In talking to teaching staff about their experience of feedback, one of the reoccurring stories that comes up is about the piles of uncollected student assignments at the end of a semester. While one could attribute this to the fact that learners are ‘lazy’ or ‘don’t care (about their learning)’, this is actually excellent flag to show that there is a fundamental breakdown in the system. 

But, far from lazy’, our students are incredibly discerning bunch who are excellent at prioritisation – they just may have different values and goals to what we expect. Learners care a lot about how they spend their time (like most people do). Consequently, they don’t want to spend time doing something that doesn’t balance with the required investment. 

Student perspective: I’ve had negative experiences in the past

Based on prior experience, students may have a particular conception of what feedback is for, how it will make them feel and how useful that information is to them. They might be set in a mode where they perceive the goal of feedback as purely mark justification. If they haven’t been able to see the impact of in-progress feedback, they probably wouldn’t see the value involved in taking it to heart. So what to do to combat this part of the problem?

  • Highlight your difference as a user of feedback – if you explain that you will focus on actionable feedback that will save them time and energy on the next part of the subject, you can give them a potential reason to change their behaviour
  • Show how you are embedding feedback unpacking practices into other parts of the course and that you are interested in engaging in a discussion around feedback – if people see the impact, word gets out amongst the students and others might be more inclined to engage
  • Consider ways for students to see how feedback can lead to improvement without them being able to shelve it unopened – unpacking it in class and linking it to metrics can help learners see that there can be value to putting in the effort to utilise it
  • Communicating through audio or video adds a human side to the act of passing on feedback, helping to sidestep the negative emotions that can be felt in relation to negative comments. While the feeling might be that students may feel some trepidation about opening it, in practice this has not been the case, and it’s a good way to show your point of difference and make a break from their previous experience of feedback.

Student perspective: I’m not sure how to apply feedback to my future work

The feedback you give may focus too heavily on the present submission, as opposed to the primary focus being feedforward. It might be tempting to focus on what learners needed to improve in the piece of work they have submitted. For students, this specific work is swiftly moving out of relevance – they are not going back to change this particular assignment, so such comments do not carry a great deal of weight.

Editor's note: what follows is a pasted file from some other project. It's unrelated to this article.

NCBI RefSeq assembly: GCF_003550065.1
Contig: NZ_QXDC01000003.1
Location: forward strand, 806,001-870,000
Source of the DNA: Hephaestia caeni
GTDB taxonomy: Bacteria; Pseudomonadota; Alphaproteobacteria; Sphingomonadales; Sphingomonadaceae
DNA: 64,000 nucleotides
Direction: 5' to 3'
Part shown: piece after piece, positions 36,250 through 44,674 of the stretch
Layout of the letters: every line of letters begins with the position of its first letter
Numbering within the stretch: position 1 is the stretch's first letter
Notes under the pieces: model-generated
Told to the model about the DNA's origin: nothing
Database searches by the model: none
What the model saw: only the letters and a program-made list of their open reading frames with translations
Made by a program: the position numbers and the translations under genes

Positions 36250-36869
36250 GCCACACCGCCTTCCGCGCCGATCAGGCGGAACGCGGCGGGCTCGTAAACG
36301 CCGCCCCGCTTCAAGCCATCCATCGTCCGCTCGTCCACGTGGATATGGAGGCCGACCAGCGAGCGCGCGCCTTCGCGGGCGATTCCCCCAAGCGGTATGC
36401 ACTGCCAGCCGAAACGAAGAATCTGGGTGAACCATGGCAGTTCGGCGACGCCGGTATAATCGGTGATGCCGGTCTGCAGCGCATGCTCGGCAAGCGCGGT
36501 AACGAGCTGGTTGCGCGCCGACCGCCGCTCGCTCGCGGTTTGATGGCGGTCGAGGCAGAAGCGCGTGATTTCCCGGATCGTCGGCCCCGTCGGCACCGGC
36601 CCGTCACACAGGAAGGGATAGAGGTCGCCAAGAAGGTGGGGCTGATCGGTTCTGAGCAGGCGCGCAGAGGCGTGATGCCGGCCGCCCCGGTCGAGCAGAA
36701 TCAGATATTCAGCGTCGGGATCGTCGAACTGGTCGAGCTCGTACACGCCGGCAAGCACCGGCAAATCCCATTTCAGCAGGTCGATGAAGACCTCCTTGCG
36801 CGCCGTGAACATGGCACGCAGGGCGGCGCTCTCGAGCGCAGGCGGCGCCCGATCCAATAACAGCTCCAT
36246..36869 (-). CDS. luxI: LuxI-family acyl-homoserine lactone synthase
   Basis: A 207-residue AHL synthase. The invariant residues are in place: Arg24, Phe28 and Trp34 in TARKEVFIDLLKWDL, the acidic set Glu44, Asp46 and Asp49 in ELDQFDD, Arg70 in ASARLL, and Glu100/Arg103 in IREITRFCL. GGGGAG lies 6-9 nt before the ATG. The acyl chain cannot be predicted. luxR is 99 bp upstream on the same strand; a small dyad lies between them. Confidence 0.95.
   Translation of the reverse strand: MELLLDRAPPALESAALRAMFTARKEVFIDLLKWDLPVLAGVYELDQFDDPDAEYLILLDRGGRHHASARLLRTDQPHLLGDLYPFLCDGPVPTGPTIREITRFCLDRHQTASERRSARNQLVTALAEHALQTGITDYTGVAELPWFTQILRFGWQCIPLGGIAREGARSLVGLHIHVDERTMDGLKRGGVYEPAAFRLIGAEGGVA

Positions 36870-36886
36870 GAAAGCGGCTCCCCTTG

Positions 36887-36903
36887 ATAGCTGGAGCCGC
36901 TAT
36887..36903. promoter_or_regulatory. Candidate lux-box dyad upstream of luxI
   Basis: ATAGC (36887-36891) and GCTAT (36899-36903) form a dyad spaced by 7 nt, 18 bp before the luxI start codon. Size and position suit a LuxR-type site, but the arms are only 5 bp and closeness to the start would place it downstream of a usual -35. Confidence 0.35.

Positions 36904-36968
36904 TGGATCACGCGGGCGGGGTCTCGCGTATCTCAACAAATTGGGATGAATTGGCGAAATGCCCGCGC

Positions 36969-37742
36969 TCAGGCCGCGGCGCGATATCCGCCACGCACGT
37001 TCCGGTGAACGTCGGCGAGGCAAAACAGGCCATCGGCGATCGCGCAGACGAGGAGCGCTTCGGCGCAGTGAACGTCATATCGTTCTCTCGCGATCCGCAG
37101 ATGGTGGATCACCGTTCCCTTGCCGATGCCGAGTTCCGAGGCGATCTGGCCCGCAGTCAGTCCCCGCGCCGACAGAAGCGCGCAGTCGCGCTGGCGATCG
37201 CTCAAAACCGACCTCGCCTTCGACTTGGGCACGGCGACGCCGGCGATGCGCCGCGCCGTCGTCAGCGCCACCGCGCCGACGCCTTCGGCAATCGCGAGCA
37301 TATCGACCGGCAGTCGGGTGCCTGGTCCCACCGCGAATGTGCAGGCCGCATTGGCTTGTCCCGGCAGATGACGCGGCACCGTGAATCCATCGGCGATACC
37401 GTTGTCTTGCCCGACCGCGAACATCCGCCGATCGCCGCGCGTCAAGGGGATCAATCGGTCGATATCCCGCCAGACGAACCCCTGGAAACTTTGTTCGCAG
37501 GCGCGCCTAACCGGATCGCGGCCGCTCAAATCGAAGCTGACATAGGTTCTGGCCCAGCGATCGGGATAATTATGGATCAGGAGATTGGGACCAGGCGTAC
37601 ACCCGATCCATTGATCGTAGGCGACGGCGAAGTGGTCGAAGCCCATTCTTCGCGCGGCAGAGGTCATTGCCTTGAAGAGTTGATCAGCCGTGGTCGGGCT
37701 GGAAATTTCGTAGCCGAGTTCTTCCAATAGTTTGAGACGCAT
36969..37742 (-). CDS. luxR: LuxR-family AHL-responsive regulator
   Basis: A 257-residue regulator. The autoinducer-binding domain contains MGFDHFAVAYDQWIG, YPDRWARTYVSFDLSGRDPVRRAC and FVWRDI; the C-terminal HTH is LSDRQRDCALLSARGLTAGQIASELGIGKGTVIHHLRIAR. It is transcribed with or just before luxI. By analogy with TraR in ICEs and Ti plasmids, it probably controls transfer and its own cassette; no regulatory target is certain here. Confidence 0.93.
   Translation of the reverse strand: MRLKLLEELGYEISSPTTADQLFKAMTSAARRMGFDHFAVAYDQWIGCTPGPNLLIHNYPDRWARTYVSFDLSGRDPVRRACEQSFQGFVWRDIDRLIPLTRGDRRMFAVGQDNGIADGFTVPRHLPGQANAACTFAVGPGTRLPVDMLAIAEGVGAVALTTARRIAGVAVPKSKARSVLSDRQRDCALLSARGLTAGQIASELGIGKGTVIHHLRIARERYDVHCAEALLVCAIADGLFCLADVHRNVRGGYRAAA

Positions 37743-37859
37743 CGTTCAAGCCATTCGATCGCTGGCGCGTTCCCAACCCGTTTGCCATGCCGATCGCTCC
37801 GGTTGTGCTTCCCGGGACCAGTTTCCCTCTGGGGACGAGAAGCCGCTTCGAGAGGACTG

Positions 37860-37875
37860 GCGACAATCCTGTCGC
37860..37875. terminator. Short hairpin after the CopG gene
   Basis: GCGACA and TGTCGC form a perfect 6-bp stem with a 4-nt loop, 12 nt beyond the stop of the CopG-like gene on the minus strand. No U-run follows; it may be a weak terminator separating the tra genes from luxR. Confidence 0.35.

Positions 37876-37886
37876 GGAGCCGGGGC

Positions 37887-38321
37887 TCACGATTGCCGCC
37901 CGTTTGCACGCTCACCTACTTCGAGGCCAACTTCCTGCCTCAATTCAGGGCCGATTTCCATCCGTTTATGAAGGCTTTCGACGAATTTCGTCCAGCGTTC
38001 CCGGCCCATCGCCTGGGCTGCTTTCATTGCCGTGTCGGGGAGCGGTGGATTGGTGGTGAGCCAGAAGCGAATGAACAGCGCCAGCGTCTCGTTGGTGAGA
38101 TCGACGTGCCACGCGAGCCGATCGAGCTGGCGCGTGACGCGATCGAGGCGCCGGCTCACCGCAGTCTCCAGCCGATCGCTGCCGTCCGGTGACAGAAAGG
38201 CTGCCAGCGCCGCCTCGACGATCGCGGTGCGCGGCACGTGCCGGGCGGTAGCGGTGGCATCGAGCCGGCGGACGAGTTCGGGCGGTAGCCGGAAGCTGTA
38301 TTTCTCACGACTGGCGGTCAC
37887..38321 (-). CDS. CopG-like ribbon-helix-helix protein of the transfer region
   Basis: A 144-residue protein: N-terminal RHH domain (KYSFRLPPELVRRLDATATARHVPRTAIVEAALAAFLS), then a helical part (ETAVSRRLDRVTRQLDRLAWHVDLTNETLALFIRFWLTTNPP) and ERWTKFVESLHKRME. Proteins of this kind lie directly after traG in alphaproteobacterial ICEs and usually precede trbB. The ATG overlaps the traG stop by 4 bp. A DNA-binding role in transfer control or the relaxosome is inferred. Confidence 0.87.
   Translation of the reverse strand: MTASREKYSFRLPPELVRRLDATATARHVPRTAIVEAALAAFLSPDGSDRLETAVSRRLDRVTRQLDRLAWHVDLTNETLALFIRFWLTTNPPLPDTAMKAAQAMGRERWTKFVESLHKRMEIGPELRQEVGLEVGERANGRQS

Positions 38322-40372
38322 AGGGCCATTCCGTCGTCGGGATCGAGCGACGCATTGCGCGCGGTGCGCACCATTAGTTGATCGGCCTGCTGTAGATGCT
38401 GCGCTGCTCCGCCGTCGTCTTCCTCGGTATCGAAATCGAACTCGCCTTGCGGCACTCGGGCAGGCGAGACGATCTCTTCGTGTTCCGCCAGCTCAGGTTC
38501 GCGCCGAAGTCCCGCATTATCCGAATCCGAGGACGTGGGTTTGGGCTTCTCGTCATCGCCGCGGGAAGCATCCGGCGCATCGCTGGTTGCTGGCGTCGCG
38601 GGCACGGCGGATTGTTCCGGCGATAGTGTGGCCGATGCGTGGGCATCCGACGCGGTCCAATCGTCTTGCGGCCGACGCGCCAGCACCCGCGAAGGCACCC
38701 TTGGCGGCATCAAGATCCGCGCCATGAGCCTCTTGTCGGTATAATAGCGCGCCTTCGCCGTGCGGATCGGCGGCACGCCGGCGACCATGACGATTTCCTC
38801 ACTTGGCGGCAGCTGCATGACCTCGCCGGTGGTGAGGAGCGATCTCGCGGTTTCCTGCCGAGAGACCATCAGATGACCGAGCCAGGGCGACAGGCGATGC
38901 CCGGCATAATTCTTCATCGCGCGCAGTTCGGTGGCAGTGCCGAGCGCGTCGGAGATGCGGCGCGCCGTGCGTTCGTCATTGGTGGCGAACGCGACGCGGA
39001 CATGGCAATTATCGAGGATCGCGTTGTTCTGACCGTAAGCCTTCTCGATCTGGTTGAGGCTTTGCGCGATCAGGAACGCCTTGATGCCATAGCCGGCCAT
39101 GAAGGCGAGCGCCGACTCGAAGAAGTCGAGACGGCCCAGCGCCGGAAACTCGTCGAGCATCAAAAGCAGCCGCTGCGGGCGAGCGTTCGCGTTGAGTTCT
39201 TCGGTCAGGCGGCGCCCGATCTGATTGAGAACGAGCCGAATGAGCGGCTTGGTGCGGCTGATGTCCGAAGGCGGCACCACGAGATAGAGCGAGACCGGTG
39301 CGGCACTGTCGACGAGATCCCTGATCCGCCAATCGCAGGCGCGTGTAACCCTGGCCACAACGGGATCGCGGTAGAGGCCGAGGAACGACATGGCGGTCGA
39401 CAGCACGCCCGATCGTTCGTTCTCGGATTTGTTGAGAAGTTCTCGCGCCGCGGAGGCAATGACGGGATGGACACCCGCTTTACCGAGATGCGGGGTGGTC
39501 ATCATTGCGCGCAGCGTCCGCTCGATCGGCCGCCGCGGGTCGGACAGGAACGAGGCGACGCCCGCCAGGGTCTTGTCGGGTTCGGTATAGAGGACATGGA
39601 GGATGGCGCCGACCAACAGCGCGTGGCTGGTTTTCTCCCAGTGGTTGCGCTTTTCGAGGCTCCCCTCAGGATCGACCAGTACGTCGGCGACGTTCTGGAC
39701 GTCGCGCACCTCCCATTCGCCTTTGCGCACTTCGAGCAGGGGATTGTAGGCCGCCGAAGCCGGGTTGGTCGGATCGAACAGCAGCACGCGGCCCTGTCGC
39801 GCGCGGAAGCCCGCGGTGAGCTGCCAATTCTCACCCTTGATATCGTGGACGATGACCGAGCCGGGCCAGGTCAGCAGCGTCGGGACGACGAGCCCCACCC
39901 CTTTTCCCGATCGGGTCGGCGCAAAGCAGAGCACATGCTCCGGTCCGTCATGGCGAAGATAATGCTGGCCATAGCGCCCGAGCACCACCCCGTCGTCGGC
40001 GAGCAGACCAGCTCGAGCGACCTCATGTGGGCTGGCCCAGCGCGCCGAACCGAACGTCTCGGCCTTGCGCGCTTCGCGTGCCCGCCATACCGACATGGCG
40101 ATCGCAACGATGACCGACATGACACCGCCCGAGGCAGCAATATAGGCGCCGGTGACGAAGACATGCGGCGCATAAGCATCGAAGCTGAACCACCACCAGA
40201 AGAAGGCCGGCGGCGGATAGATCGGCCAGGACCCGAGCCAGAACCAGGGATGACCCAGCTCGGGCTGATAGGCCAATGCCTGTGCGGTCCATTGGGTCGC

You could provide such notes in the anticipation that students will be able to extrapolate from these comments to apply the learning to future work, but this is anticipating a high level of subject and learning awareness that students may not have. A focus that students will appreciate is direct comments in relation to what they can do to improve in future assignments.

Feedback literacy/agency is a skill, and a skill that learners are unlikely to have had the opportunity to learn through their prior experiences. Helping students gain these skills is a way to give them the power to make use of their feedback. You should:

  • Give learners three actionable points of feedback that link directly to one of the things they will do within the next part of the subject
  • Provide visualisations that will allow learners to see how the meaning/feedback flows between the different assessment (and other) tasks that they are doing
  • Remind them at good times to look at the feedback for the previous assignment (or facilitate mechanisms for this to happen automatically)
  • Use in class feedback unpacking to help them see those connections
  • Discuss and provide the time to help students engage with these practices and skills. This resource provides a number of suggestions at different levels of investment for helping students with their feedback agency

Student perspective: I don’t have control of feedback

When feedback is something that happens ‘to you’, and has a negative emotional valence attached to it, it’s understandable that it might be something that you don’t want to subject yourself to. Feeling like you are purely the recipient of comments does not position you in power of your learning. You should highlight that feedback is something that learners can unpack, use, and ask for (and also create for themselves and others). Consider these steps:

  • Talk about feedback agency with your learners and help them to understand that feedback is a tool for them to use rather than something that you package and give to them
  • Use activities to show that you are creating knowledge together (rather you as their teacher exclusively passing it down) such as peer feedback, or how they can create their own feedback through self assessment
  • Once again, this resource provides a number of suggestions at different levels of investment for helping students with their feedback agency

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